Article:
Bring technology advice and trends to your listeners, with a cutting-edge technology podcast.
Technology-themed shows can be a lot of fun and can be useful to listeners, but keep in mind that this particular audience will be demanding and smart, and you’ll need to be extremely passionate and informed about your topics if you want to pull this off successfully.
While there is no secret formula, I’ve discovered some things in my podcasting career doing technology-oriented shows that have worked for some reason, at least most of the time.
Raw is an odd term, but it’s the one word I think of when I think about the audio shows I do. Technology shows with nontechnical hosts on any medium (TV, radio, and now podcasting) are easy to spot. Usually these shows are hosted by someone who “almost sorta gets it,” but they never sound quite right. Folks in the technology trenches aren’t usually the most polished speakers, but there’s a rawness to what they’re saying that’s genuine and can’t be faked. And just about every subject contains so much minutia that if you’re going to rattle off the benefits of, say, Linux, you better make sure you’ve either spent the last few years banging away at the console or you’re interviewing a Linux expert. This isn’t a top 40 station; it’s a podcast, and it’s meant for a sliver of the population, not for everyone. Your listeners will appreciate the familiar tech-hacker as opposed to the slickster DJ.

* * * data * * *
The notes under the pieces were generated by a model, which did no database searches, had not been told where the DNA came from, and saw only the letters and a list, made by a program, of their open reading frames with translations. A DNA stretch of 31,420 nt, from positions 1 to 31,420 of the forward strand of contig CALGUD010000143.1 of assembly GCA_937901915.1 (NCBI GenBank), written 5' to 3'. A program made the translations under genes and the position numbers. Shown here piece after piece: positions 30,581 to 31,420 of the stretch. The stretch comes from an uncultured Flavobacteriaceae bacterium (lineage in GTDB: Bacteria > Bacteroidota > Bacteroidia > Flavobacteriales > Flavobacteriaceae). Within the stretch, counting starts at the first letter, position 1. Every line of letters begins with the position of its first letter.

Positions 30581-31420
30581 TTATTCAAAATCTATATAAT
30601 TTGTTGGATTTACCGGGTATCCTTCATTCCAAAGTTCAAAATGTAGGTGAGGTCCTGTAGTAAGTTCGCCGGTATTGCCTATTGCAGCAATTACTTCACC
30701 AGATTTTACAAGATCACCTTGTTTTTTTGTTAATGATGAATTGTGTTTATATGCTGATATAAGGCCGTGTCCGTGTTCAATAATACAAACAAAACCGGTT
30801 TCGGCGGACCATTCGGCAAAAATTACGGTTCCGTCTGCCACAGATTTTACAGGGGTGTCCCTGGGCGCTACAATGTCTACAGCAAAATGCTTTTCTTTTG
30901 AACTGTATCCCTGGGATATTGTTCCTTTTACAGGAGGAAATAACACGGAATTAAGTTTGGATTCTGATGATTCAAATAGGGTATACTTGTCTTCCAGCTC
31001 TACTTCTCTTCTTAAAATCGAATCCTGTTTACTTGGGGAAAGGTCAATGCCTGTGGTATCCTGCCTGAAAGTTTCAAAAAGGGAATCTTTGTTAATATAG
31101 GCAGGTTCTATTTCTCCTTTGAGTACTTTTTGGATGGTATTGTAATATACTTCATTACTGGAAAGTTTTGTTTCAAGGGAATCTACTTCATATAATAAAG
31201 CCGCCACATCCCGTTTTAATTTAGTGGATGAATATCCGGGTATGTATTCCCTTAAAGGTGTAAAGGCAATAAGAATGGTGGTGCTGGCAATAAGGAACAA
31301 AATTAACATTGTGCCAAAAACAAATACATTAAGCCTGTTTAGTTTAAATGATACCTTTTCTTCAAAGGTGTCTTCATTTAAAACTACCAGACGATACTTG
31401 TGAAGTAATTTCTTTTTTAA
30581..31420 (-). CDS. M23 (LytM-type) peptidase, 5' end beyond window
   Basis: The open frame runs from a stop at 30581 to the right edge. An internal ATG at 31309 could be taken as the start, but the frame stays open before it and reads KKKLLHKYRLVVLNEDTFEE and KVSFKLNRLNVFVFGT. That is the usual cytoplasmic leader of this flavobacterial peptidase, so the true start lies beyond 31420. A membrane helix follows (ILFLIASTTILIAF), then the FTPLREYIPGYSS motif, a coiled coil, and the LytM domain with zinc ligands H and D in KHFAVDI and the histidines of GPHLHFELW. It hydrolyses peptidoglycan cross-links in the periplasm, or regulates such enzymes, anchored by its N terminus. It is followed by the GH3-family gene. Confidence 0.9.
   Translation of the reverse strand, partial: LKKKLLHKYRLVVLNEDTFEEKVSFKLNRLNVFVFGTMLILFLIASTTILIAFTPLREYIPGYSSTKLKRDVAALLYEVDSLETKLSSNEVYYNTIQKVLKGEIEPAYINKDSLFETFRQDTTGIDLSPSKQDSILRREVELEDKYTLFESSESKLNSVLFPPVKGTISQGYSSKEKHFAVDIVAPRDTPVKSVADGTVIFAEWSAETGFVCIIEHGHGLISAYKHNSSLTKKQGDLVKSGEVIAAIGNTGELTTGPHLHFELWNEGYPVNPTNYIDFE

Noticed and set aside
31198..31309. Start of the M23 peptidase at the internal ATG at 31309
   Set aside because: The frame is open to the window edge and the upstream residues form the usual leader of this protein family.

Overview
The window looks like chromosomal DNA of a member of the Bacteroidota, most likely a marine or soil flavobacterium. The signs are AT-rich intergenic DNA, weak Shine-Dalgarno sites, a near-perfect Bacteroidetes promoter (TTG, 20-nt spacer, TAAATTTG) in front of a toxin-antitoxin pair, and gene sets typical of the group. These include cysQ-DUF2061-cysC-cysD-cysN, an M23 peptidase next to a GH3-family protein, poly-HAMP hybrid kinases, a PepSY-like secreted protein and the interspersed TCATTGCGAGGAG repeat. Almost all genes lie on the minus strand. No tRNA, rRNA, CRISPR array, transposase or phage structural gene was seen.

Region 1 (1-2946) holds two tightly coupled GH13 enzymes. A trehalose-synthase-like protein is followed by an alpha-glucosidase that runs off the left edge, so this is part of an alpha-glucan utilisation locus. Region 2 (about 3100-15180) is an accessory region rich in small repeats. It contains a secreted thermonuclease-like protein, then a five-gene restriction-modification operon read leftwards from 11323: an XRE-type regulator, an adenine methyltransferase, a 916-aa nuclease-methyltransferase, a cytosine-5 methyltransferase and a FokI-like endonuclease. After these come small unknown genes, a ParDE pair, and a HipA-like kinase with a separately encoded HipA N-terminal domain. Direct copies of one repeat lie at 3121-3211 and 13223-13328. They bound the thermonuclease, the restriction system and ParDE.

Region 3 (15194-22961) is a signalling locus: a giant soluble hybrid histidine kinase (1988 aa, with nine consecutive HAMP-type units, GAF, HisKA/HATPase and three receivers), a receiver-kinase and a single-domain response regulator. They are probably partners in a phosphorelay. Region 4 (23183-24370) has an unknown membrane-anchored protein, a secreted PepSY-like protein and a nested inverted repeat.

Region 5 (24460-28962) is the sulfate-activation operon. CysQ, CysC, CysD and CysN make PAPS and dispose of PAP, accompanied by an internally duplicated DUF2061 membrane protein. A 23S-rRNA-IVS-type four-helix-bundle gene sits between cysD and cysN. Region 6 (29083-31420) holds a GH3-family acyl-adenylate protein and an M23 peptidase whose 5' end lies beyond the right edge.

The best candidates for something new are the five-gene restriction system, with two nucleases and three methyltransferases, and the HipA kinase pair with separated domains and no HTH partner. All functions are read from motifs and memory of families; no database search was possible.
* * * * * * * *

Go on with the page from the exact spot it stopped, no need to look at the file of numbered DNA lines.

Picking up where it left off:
You can’t be an expert on everything, but it’s usually pretty easy to spot who is the expert in a specific area of technology. When I want to hit a topic that I think might be interesting to my audience, but I’m not an expert in that topic, I usually try to find some of the experts in the field. This sounds hard, and besides, why would anyone want to talk to a lowly podcaster? Well, I’ve found that book authors promoting their books and bloggers looking to get the word out about subject matter in which they’re experts are usually good candidates. I’ve interviewed [Hack #33] corporate types, but usually you have to get past a few layers of PR or marketing people before you can get to an engineer or developer. The best way to do this is to tell them up front that you’ll be asking some pretty technical questions, and to send over a few sample questions to scare them. It also helps to attend tech conferences—catching someone out in the hallway for a five-minute chat after they just did a killer demo on stage seems to make a good segment.